Krause DR, Scannell TV (2002) Supplier development practices: product- and service-based industry comparisons. J Supply Chain Manag 38:13–21CrossRefGoogle Scholar
  16. 16.
    Reed FM, Walsh K (2002) Enhancing technological capability through supplier development: a study of the U.K. aerospace industry. IEEE Trans Eng Manage 49(3):231–242. doi: 10.1109/TEM.2002.803379 CrossRefGoogle Scholar
  17. 17.
    Li WL, Humphreys P, Chan LY, Kumaraswamy M (2003) Predicting purchasing performance: the role of supplier development programs. J Mater Process Technol 138(1–3):243–249. doi: 10.1016/S0924-0136(03)00079-7 Google Scholar
  18. 18.
    Humphreys P, Li WL, Chan LY (2004) The impact of supplier development on buyer–supplier performance. Omega 32(2):131–143. doi: 10.1016/ CrossRefGoogle Scholar
  19. 19.
    Tom MG, Christian H (2006) Specifications and supplier development in the UK electrical transmission and distribution equipment industry. Int J Prod Econ 104:164–178. doi: 10.1016/j.ijpe.2004.08.005 CrossRefGoogle Scholar
  20. 20.
    Sachin BM, Vincent AM (2007) Supplier development: improving supplier performance through knowledge transfer. J Oper Manage 25:42–64. doi: 10.1016/j.jom.2006.02.001 CrossRefGoogle Scholar
  21. 21.
    Li W, Paul KH, Andy CL, Yeung TC, Edwin C (2007) The impact of specific supplier development efforts on buyer competitive advantage: an empirical model. Int J Prod Econ 106:230–247. doi: 10.1016/j.ijpe.2006.06.005 CrossRefGoogle Scholar
  22. 22.
    Krause DR, Handfield RB, Tyler BB (2007) The relationships between supplier development, commitment, social capital accumulation and performance improvement. J Oper Manage 25:528–545. doi: 10.1016/j.jom.2006.05.007 CrossRefGoogle Scholar
  23. 23.
    Krause DR (1997) Supplier development: current practices and outcomes. Int J Purch Mater Manage 33(2):12–19Google Scholar
  24. 24.
    Lee DM (1999) Structured decision making with Interpretive Structural Modeling (ISM). Sorach, CanadaGoogle Scholar
  25. 25.
    Mandal A, Deshmukh SG (1993) Vendor development using Interpretive Structural Modeling (ISM). Int J Oper Prod Manage 14(6):52–59. doi: 10.1108/01443579410062086 CrossRefGoogle Scholar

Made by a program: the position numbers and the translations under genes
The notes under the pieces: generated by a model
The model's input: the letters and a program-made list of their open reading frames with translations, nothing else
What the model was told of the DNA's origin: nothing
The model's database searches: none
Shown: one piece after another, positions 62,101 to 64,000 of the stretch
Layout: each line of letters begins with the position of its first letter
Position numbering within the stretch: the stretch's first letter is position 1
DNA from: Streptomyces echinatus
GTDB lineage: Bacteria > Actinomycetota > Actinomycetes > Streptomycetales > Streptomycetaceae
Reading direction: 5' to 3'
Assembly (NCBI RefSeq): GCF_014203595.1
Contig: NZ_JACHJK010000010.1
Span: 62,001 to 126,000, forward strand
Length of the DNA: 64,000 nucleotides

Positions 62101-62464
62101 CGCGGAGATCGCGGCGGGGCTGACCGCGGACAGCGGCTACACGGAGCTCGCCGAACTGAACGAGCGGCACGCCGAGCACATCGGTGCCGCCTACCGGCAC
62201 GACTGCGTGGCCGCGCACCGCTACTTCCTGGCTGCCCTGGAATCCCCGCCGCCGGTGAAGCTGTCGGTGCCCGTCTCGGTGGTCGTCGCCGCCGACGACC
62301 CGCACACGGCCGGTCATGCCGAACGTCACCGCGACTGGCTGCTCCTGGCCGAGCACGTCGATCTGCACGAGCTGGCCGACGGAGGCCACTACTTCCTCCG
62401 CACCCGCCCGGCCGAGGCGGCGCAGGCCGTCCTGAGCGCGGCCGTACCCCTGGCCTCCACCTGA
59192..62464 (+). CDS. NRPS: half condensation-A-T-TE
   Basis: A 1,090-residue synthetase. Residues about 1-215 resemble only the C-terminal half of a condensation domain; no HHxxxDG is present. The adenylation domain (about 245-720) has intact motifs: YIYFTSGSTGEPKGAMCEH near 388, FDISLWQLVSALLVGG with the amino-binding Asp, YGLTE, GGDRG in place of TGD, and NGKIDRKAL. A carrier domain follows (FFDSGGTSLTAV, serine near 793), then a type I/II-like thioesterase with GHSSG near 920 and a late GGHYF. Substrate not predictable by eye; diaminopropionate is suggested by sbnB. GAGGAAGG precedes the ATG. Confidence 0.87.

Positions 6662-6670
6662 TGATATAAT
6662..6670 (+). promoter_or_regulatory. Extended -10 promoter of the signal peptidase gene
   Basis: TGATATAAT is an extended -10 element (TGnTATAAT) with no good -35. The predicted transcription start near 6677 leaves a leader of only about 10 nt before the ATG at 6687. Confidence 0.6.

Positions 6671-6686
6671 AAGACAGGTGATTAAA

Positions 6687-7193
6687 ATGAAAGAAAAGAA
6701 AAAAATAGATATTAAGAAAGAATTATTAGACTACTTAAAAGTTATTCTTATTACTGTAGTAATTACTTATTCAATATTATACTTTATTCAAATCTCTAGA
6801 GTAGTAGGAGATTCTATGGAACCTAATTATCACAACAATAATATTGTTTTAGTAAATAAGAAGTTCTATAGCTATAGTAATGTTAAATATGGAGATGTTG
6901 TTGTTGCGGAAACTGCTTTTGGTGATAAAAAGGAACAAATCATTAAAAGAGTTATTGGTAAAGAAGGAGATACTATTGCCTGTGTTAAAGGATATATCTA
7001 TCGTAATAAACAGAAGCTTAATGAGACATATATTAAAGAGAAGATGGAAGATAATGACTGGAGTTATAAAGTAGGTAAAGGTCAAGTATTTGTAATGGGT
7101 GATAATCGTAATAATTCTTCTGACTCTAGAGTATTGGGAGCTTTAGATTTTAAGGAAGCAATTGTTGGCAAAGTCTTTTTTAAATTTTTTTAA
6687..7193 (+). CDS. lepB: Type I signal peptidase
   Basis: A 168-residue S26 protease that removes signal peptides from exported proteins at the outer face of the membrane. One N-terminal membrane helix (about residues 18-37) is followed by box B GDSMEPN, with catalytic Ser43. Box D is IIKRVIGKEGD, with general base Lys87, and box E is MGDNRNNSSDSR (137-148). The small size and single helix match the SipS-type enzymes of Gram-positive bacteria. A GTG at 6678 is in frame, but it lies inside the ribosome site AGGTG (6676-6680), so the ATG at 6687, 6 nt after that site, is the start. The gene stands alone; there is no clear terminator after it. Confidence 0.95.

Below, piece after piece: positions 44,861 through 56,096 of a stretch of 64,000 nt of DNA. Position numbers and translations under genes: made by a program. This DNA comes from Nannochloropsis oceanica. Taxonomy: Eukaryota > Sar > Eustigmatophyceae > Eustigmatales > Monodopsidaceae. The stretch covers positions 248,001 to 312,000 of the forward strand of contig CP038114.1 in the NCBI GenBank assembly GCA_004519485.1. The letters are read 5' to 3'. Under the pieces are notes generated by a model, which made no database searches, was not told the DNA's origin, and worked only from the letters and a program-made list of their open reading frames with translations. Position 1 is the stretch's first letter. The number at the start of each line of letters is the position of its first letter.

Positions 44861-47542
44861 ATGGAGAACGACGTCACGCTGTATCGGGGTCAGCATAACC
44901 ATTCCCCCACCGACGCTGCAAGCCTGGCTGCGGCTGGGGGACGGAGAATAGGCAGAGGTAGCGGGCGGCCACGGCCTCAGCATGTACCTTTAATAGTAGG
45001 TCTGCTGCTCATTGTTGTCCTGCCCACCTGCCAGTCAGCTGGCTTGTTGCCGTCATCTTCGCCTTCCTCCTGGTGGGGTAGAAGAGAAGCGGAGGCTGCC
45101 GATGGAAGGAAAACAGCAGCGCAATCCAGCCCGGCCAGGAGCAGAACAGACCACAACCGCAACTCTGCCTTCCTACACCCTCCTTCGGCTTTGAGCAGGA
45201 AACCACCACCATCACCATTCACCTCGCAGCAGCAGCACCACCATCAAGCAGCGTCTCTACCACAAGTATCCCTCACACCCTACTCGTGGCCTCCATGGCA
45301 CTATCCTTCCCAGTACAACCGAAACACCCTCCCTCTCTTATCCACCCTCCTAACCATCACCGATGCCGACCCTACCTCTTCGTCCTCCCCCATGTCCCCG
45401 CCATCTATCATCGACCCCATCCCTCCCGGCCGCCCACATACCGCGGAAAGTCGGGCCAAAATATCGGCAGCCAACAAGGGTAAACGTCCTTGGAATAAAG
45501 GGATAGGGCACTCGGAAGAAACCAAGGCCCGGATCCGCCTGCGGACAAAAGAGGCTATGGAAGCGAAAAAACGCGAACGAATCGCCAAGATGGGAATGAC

26. 26.
    Pandey VC, Suresh G, Ravi S (2005) An Interpretive Structural Modeling of enabler variables for integration in supply chain management. Productivity 46(1):93–108Google Scholar
  27. 27.
    Banwet DK, Arora R (1999) Enablers and inhibitors of e-commerce implementation in India—an interpretive structural modeling (ISM) approach. In: Kanda A et al (ed) Operations management for global economy challenges and prospects. Phoenix, New Delhi, pp 332–341Google Scholar
  28. 28.
    Rajesh KS, Suresh KG, Deshmukh SG (2007) Interpretive structural modeling of factors for improving competitiveness of SMEs. Int J Prod Qual Manage 2(4):423–440. doi: 10.1504/IJPQM.2007.013336 CrossRefGoogle Scholar
  29. 29.
    Potter M, Gordan S, Hamer P (2004) The Nominal Group Technique: a useful consensus methodology in physiotherapy research. N Z J Physiotherapy 32(3):126–130Google Scholar
  30. 30.
    Nunnally JC (1978) Psychometric theory. McGraw-Hill, New YorkGoogle Scholar
  31. 31.
    Alberto P, Braglia M (2000) Vendor selection using principal component analysis. J Supply Chain Manag 36:63–69CrossRefGoogle Scholar
  32. 32.
    Hair JF, Anderson RE, Tatham RL, Black WC (1998) Multivariate data analysis with readings, 5th edn. Prentice-Hall, Upper Saddle RiverGoogle Scholar
  33. 33.
    Kannan VR, Tan KC (2002) Supplier selection and assessment: their impact on business performance. J Supply Chain Manag 38:11–21CrossRefGoogle Scholar

Copyright information

© Springer-Verlag London Limited 2008

Authors and Affiliations

  • S. Chidambaranathan
    • 1
  • C. Muralidharan
    • 1
  • S. G. Deshmukh
    • 2
  1. 1.Department of Manufacturing EngineeringAnnamalai UniversityChidambaramIndia
  2. 2.Department of Mechanical EngineeringIndian Institute of Technology, DelhiNew DelhiIndia

Personalised recommendations